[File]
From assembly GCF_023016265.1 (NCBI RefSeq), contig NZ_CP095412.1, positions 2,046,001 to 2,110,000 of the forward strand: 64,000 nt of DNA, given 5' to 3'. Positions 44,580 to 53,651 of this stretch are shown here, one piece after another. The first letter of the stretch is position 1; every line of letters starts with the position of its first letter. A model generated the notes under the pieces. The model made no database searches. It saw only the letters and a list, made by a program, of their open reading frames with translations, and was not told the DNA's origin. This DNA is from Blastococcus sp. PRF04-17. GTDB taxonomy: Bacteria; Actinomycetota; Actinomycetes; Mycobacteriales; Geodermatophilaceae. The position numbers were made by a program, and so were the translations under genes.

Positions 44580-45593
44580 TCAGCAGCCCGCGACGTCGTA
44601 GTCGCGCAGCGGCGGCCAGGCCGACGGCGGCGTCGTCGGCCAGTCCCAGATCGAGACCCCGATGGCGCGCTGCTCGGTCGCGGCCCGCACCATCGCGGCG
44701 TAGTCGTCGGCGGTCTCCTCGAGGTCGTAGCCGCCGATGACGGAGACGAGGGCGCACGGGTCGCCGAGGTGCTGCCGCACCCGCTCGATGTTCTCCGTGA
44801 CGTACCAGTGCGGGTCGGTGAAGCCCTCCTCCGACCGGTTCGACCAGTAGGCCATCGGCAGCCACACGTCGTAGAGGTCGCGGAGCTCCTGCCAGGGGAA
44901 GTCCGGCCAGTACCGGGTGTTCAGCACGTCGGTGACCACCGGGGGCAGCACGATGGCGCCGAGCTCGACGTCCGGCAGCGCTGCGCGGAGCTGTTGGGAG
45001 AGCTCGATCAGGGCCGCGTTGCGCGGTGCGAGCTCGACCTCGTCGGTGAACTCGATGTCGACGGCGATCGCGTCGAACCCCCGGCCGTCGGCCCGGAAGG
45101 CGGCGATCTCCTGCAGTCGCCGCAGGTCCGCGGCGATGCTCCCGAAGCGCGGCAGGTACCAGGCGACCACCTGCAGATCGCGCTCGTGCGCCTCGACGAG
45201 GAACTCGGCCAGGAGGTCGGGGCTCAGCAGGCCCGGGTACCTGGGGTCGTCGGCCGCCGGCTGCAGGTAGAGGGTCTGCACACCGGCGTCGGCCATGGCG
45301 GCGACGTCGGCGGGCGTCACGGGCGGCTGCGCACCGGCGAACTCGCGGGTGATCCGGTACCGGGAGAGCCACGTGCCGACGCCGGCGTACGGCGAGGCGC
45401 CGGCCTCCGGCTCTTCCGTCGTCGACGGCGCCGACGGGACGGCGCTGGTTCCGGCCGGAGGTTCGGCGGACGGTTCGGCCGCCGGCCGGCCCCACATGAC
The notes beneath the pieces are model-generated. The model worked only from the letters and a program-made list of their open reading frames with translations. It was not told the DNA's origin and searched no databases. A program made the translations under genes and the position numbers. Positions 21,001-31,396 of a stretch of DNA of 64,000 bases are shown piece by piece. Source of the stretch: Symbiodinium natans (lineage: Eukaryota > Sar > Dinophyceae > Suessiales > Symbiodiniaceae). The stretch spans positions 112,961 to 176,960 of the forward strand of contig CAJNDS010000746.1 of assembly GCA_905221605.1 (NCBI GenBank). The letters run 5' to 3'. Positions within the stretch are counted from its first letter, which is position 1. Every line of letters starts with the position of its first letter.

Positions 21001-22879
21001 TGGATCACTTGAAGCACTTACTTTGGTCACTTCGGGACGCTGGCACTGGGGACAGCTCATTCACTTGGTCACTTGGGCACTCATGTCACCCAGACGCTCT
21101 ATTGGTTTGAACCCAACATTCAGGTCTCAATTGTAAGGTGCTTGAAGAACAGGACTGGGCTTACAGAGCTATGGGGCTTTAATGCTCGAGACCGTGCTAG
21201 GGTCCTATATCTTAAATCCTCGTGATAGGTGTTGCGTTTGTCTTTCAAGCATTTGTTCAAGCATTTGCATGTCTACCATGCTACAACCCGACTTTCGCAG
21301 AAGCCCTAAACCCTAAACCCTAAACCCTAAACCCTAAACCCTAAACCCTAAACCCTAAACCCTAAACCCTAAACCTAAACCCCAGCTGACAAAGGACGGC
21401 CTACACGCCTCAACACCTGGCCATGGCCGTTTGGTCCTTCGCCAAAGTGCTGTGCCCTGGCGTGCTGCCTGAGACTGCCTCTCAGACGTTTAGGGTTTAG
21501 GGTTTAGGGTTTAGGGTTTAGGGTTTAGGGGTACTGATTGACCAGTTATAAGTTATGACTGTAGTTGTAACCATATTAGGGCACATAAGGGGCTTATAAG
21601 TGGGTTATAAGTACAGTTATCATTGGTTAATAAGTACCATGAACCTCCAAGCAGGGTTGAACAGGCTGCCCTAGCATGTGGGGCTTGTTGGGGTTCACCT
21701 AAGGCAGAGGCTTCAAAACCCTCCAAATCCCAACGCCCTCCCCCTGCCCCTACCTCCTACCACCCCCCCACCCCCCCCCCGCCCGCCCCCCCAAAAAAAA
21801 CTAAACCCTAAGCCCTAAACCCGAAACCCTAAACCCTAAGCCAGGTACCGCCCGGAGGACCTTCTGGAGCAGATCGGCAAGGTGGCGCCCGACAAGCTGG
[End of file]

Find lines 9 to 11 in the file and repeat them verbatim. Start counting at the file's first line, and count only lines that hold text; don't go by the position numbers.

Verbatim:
45101 CGGCGATCTCCTGCAGTCGCCGCAGGTCCGCGGCGATGCTCCCGAAGCGCGGCAGGTACCAGGCGACCACCTGCAGATCGCGCTCGTGCGCCTCGACGAG
45201 GAACTCGGCCAGGAGGTCGGGGCTCAGCAGGCCCGGGTACCTGGGGTCGTCGGCCGCCGGCTGCAGGTAGAGGGTCTGCACACCGGCGTCGGCCATGGCG
45301 GCGACGTCGGCGGGCGTCACGGGCGGCTGCGCACCGGCGAACTCGCGGGTGATCCGGTACCGGGAGAGCCACGTGCCGACGCCGGCGTACGGCGAGGCGC